RODGERS: That's right. I mean, we don't know if he'll be charged at all, what the charges will be. We don't know whether this information just potentially strengthens the charge, as additional charges, the severity of those charges.

You know, all this is up in the air, but it cannot be good news that these two blockbuster offices with extremely talented officers and a lot of information about his company are now joining forces against him potentially.

BOLDUAN: Yeah, a focus on the investigation -- one focus is Allen Weisselberg. He's the CFO of Trump Organization. He's been with the Trumps for decades, handled not only the business, but Trump's personal finances.

How important do you think it would be to get that information from him? Do -- he's been resistant as far as we know. Do you think this move indicates that he's decided to work with prosecutors?

RODGERS: Not necessarily.


I mean, it's been pretty clear that they've been trying to flip him, to get him to cooperate for some time. I mean, the latest reporting was that they were looking into tuition maybe paid on his behalf for grandchildren or something. It seems like they're trying everything.

But honestly, if he's stuck it out this far, if he's not given what they've done so far, my guess is he won't. And, listen, there's a lot of information out there. My guess is they certainly can move ahead without him. Of course, it would be a stronger case and they would know more with him. But they're going to do what they're going to do whether he comes on board or not.

BOLDUAN: And as Kara noted, and I think you did as well, some of this investigation has been going on a very long time. Does this offer any sense of timing here or any deadline pressure of when they would need to decide whether or not to charge?

RODGERS: Well, folks have been assuming that because it's Cy Vance's last year in office, that he will make a decision and charge or not by the end of this year --

BOLDUAN: He's the Manhattan D.A. for everyone out there. Yeah, go ahead.

RODGERS: You also have to realize there are statute of limitations on these crimes. You can't just keep investigating forever. The D.A.'s office was pushed back a long time by these fights that went to the Supreme Court about turning over the tax returns.

So, I think they're going to try to move expeditiously. They'll beef up their team. This beeves up their team even more. They've got more things to look at. But I'm hearing in part from Kara who's done such great reporting that they're basically thinking this summer will be the decision point, and we'll know soon after that.

BOLDUAN: Is it clear or is there any working theory of what would push it from civil to criminal, the dollar amount of the tax and financial fraud that they're looking into? Is there anything there?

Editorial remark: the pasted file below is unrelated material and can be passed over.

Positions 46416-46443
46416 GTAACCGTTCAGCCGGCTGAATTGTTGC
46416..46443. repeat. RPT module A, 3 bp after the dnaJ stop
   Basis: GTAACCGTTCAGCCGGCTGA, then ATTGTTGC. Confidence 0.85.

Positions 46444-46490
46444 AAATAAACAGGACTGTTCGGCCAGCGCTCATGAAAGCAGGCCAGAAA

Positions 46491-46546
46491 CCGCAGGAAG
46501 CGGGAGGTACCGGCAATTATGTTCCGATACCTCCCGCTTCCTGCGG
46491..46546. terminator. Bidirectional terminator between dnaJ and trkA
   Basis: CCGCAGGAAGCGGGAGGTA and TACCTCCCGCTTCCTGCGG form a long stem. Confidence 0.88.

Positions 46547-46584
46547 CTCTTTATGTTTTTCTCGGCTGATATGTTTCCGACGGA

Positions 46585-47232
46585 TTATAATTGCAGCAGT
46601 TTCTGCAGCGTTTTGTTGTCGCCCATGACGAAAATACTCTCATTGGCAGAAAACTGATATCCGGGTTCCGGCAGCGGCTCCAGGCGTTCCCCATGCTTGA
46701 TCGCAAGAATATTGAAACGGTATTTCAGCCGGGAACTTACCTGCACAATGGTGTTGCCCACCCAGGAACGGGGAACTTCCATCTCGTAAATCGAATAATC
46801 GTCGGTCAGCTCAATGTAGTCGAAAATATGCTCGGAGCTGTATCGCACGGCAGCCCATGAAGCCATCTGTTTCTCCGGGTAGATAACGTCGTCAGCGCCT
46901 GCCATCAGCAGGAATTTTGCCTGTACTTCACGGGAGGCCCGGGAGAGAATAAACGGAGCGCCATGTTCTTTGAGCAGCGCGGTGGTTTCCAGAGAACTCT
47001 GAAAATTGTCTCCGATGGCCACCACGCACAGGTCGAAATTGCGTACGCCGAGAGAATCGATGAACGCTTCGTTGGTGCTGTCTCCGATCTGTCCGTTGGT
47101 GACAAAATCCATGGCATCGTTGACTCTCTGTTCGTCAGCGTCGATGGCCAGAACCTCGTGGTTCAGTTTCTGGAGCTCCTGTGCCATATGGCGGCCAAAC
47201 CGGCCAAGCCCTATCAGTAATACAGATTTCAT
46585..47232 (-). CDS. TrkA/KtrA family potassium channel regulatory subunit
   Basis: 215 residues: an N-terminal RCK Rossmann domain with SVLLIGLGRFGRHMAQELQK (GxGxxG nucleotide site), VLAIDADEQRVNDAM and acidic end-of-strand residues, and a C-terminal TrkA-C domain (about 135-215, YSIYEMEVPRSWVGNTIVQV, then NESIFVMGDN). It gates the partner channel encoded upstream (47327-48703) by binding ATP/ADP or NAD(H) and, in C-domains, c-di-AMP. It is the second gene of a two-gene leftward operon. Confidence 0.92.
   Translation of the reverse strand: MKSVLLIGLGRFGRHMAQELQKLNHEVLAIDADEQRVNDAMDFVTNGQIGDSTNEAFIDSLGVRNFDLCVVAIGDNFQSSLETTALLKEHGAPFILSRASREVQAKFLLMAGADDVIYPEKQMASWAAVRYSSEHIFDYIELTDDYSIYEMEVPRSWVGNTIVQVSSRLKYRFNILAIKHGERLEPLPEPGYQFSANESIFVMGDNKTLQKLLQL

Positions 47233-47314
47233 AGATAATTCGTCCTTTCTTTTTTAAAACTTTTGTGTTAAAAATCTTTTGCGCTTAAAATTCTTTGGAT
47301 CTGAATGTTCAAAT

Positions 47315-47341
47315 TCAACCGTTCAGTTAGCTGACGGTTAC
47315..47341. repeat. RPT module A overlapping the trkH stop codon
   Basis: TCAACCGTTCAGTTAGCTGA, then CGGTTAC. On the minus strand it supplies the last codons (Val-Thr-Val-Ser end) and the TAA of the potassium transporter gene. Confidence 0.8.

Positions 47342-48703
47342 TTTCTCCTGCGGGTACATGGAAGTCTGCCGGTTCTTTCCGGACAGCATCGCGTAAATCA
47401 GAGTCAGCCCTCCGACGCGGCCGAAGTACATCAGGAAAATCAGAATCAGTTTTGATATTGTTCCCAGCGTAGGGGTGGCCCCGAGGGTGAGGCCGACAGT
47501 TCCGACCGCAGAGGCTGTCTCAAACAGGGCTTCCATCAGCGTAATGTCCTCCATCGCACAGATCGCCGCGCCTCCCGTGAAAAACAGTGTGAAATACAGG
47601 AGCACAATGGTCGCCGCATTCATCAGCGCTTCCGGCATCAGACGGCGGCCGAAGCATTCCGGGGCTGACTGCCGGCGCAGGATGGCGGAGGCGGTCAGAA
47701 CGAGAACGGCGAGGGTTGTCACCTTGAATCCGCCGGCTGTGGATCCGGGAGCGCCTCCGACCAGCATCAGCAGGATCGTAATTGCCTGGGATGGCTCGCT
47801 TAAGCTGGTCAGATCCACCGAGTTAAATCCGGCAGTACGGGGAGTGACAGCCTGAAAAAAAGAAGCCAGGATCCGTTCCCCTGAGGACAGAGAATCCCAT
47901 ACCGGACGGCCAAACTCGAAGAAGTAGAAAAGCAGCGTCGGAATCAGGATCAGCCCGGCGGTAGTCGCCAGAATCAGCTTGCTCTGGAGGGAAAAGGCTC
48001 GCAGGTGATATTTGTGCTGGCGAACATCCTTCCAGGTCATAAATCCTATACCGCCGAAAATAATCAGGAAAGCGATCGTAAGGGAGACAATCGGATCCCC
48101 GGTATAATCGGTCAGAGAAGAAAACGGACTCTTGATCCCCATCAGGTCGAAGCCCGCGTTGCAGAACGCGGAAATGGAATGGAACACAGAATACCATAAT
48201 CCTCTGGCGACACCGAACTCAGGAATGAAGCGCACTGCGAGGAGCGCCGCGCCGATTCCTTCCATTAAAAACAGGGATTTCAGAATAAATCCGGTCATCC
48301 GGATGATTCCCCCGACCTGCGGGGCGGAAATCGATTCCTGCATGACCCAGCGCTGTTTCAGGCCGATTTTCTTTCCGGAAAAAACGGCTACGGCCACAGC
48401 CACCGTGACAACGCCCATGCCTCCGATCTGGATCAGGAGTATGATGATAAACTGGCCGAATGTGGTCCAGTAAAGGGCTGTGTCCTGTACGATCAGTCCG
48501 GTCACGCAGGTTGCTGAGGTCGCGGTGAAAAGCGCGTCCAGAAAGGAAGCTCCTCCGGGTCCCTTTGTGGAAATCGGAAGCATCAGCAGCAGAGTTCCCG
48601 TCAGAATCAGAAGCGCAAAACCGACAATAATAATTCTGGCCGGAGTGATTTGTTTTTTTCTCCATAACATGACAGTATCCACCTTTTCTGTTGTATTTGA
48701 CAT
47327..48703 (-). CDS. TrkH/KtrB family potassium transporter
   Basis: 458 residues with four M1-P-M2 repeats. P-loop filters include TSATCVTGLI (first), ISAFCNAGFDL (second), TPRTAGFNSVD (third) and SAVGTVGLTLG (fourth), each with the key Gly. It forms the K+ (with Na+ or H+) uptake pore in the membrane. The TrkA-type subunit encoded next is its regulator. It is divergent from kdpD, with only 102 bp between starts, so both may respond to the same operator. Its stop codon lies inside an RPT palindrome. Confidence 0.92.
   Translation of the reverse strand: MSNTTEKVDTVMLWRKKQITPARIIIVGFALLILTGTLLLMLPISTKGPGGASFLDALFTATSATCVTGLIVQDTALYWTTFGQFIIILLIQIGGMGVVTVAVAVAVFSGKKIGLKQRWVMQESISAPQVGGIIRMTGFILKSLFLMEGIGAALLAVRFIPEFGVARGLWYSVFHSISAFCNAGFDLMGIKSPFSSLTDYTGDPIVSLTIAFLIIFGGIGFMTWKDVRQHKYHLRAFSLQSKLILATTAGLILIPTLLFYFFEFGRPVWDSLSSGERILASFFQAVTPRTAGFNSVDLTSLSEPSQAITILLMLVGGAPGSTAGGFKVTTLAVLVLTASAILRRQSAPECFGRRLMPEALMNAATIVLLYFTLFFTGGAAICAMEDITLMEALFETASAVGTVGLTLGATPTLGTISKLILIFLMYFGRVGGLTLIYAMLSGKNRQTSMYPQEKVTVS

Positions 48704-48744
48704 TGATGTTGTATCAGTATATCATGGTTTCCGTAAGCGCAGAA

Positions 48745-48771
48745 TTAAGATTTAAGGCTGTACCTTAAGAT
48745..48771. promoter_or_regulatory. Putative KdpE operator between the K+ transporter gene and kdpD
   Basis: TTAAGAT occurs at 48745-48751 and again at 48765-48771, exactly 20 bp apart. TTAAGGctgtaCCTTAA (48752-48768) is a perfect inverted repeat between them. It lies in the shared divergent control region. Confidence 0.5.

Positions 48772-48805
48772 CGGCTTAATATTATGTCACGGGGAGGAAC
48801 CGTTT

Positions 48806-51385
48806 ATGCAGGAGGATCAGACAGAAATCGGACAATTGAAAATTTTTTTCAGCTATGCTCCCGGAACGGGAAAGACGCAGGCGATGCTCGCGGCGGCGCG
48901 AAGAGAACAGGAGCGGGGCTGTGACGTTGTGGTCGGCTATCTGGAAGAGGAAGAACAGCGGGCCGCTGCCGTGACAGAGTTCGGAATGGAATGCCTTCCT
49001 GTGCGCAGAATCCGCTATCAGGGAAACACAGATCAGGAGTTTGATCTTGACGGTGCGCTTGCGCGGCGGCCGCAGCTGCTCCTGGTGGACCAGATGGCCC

RODGERS: Well, it depends. Obviously, to move it to criminal, you have to have reason to believe a crime was committed. You have to hit those elements.

But in terms of which way you go, it's going to depend on the severity of the circumstances, how much money are we talking about? How egregious is the conduct? Is this something the office would charge criminally or civilly?

They look at all those things before making the decision. The fact there's an ongoing investigation with a lot of overlap with the Manhattan D.A. probably caused them to sit down with the D.A., talk about what that overlap was, and eventually they're throwing their lot in together on the criminal side.

BOLDUAN: Yeah, this is really interesting. Always good to see you. Thanks, Jennifer.

RODGERS: Thanks, Kate.

BOLDUAN: Good to see you.

We're also keeping a close eye on Capitol Hill at this hour. Today, the House is expected to vote to form an independent commission tasked with investigating the attack on the Capitol.

It was a bipartisan group who put this together. But overnight, House Republican leaders have gone from essentially trying to ignore it or feigning ignorance on what it would look like, to trying to actively get fellow Republicans to vote against it. Why?

Keep asking yourself that as we bring in Manu Raju for a gut check on where this is headed right now.

I mean, Manu, Kevin McCarthy empowered the Republican member John Katko to strike this deal. He threw him under the bus now with his opposition when he came out against this.

What are you hearing about the vote?

MANU RAJU, CNN CHIEF CONGRESSIONAL CORRESPONDENT: Well, it's going to pass the House today. But in an important development, it may not pass the Senate, and one reason why is the Republican leader of the Senate, Mitch McConnell, is about to announce his opposition to the bill to create the January 6th commission. In fact, I'm told he made that clear to his members today that he doesn't support the way this is constructed as has been currently drafted.